As Ryan says, the former director of MFF, Erwin Rado, and I fought a long and bitter battle between 1966 and 1971 to free the festivals from Government censorship. We had the full support of our respective Boards; in my case, the Board President for most of that period, Ross Tzannes, who was a lawyer, was of the utmost importance. It was a struggle and it was painful but in the end we were given freedom from censorship to the extent that we were able to screen Nagisa Oshima’s sexually frank IN THE REALM OF THE SENSES (1976) without any cuts whatsoever.
It is therefore especially galling to me to witness MIFF’s apparently craven response to a film they themselves selected. If, in the future, the Government wants to censor a festival film, the festival will no longer be in a position to protest; they’ve done it to themselves.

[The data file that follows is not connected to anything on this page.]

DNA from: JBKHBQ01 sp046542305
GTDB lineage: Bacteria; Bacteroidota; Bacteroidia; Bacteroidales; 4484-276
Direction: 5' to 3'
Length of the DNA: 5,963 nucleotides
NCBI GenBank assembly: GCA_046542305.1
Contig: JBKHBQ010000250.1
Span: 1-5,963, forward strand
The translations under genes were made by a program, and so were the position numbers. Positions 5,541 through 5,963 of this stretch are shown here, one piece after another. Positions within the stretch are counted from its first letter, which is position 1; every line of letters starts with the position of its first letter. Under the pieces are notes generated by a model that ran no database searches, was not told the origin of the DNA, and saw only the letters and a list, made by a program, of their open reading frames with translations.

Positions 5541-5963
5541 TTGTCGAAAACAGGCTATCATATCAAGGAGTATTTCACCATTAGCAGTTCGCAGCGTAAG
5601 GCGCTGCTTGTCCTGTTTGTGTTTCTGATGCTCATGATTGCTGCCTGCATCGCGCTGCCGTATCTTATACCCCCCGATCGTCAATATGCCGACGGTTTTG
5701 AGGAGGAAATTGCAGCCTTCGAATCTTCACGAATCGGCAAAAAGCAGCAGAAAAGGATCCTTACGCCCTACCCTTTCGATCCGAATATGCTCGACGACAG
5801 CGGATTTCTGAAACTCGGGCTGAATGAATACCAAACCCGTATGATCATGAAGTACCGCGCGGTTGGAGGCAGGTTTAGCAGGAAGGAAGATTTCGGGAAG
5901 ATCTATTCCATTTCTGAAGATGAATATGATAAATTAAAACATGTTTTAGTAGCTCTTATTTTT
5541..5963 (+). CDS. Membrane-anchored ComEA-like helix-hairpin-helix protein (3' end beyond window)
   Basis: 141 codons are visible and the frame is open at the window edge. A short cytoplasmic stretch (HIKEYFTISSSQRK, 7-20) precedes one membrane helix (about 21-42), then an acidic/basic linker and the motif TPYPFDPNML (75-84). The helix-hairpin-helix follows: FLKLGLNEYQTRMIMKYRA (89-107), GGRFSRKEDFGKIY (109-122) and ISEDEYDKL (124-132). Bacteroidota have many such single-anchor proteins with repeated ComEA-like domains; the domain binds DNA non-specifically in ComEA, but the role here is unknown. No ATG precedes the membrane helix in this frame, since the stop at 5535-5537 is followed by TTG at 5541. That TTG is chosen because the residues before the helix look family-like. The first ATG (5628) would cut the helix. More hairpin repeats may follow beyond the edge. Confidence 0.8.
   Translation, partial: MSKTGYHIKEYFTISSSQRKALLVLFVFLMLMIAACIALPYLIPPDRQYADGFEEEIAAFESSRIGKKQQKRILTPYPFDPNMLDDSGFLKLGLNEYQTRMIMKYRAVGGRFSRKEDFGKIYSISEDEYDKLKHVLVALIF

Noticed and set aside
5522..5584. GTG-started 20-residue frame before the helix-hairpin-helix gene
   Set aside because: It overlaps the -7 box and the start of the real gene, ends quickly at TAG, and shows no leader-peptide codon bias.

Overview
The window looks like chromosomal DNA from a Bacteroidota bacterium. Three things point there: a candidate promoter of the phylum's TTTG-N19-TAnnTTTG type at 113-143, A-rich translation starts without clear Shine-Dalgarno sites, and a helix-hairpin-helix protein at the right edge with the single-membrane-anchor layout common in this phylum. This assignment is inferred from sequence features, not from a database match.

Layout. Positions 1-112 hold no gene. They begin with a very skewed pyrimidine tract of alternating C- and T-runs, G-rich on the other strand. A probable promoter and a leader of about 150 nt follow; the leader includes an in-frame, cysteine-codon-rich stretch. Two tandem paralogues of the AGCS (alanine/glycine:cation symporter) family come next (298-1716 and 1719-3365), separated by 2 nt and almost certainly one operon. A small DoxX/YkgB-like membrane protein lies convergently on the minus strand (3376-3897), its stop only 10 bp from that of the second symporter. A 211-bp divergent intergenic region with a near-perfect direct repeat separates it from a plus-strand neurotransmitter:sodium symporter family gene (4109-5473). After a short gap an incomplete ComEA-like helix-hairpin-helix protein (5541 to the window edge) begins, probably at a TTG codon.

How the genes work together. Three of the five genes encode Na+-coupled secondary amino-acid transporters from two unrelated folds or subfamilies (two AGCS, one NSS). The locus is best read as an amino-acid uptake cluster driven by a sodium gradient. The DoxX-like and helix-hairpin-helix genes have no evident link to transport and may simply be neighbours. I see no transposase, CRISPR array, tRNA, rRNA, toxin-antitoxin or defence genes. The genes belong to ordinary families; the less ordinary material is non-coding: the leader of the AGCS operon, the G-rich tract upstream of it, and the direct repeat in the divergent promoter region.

I haven’t seen the film and nor, I gather, has at least one of the ‘experts’ who commented on it for what seems to be a beat-up in The Age (I would have expected more from this newspaper and from the journalist who wrote the story. Back then The Age’s film critic Colin Bennett was a staunch supporter of all of our anti-censorship battles.)
But the point is, as Ryan makes clear, that someone from MIFF must have seen the film, probably in Berlin, and decided that it should be shown. For the film then to be banned by the festival itself is shameful and unforgivable.
I think we need to know who saw the film in Berlin (if, indeed, anyone did) and recommended it to the festival for inclusion and also whose decision it was to ban the film.
Incidentally, I emailed Festival Director Al Cossar on July 31 to express my concern in this matter. A fortnight later I have not received a response. I realise he’s busy, but still…